1. Limited time only! Sign up for a free 30min personal tutor trial with Chegg Tutors
    Dismiss Notice
Dismiss Notice
Join Physics Forums Today!
The friendliest, high quality science and math community on the planet! Everyone who loves science is here!

I need a unit Conversion

  1. Jul 9, 2015 #1
    Hi ALL
    i need to unit Conversion :
    from: 28.8 Volts/(Meter/Second) to (.............) Volts/(Inch/Second)
    from: 28.8 Volts/(Meter/Second) to (.............) milliVolts/(milliMeter/Second)
  2. jcsd
  3. Jul 9, 2015 #2


    User Avatar
    Homework Helper

    Hi and welcome to PF!

    Volts = V
    Meter = m
    Second = s
    Inch = in


    So if you were given a problem that said, for example, the metal costs $10/m, then could you figure out how much it costs per inch instead? That is, what is the value of x such that


    If you can figure this out, then your problem is essentially the same because we can ignore the Volt-seconds in the numerators since they're both equivalent (think of them as merging into the $ symbol in my example).
  4. Jul 10, 2015 #3
    I do not understand your answer
    Do you can , give me more Explain

    Are you mean , like this:
    28.8 v(m/s) = 1135 v(in/s) ?????

    your example:$10/m to x$/in
    i thenk
    $10/39.4in = $0.254/in
  5. Jul 10, 2015 #4
    Thanks, now I understand (Excellent)

    1 m/s = 39.4 in/s
    28.8v/(m/s) / 39.4v/(in/s) = 0.73 v/(in/s)
    28.8v/(m/s) = 0.73 v/(in/s)
    it's good
    but,What about the second question
    from: 28.8v/(m/s) to (.........)mv/(mm/s) ???
  6. Jul 10, 2015 #5


    User Avatar
    Homework Helper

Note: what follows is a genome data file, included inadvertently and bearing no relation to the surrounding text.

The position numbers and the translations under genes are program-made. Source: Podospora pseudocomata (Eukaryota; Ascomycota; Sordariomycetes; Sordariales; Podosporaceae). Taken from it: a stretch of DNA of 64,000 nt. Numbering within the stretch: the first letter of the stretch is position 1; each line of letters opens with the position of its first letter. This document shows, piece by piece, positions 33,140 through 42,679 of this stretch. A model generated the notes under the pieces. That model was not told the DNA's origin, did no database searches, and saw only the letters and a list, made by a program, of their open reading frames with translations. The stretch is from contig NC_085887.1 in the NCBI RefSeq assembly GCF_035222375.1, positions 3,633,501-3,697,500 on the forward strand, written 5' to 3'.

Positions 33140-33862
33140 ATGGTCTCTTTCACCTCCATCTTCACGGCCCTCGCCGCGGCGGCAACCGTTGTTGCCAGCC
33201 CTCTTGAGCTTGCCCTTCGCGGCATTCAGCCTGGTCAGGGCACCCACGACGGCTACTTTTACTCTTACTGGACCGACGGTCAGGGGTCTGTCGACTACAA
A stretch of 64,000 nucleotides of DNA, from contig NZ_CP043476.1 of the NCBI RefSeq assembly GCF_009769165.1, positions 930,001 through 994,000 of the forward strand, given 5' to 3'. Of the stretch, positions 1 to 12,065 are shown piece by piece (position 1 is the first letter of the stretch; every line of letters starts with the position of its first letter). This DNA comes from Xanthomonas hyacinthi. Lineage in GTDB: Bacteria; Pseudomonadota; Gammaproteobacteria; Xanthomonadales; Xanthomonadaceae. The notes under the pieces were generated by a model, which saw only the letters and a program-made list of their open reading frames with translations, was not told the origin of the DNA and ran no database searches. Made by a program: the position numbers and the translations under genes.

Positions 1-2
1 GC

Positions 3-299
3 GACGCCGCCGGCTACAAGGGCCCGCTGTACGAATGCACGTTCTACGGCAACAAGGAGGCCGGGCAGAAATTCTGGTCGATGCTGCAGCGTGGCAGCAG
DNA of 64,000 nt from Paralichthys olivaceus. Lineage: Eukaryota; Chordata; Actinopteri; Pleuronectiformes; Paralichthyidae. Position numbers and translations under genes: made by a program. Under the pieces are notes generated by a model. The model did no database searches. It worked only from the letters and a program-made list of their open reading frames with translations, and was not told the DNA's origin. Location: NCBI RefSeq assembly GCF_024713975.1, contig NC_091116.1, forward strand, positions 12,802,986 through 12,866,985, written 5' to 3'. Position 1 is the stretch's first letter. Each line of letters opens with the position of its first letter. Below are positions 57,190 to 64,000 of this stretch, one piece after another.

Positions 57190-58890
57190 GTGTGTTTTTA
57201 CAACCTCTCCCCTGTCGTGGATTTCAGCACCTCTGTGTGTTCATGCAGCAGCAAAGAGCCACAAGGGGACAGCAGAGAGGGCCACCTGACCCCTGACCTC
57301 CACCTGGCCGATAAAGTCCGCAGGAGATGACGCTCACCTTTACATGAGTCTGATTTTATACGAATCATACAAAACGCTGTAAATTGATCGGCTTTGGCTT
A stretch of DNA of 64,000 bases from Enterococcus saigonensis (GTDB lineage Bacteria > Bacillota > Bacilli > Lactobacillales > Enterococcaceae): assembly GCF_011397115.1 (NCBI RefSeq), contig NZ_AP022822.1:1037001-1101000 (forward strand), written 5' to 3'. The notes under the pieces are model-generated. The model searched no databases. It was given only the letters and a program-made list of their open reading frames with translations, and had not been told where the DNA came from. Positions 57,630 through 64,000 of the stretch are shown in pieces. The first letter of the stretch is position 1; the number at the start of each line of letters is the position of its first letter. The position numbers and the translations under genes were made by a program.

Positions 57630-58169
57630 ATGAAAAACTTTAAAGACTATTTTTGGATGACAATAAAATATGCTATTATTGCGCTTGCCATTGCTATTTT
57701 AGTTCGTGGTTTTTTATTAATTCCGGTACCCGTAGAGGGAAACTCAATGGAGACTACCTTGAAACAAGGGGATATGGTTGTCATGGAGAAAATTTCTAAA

You can make it more simple for yourself by ignoring a lot of the common units.
    We know that 1m = 39.4in, therefore we convert metres to inches by making that substitution wherever we see metres.
    And cancel all of the common units on both sides (which is the same as dividing both sides by [itex]V/(in/s)[/itex]) to get

    Now for the next question, again, do the substitutions as I've just shown you. 1000 millivolts = 1 volt, 1000mm = 1m.

    Note: remember we are striving for simplicity, so in your first problem, you could have cancelled common factors by going straight from

    by cancelling V/s. This helps to draw focus onto the problem at hand and not get messed up with all of the units.
  7. Jul 10, 2015 #6
    http://im86.gulfup.com/ckruO5.png [Broken]
    Last edited by a moderator: May 7, 2017
  8. Jul 10, 2015 #7


    User Avatar
    Homework Helper

    Very good, but you don't need to do it in 2 steps. Do it all in 1.

    Converting the LHS (left hand side):
    Cancelling the 1000's

    Hence x=28.8
  9. Jul 10, 2015 #8
Share this great discussion with others via Reddit, Google+, Twitter, or Facebook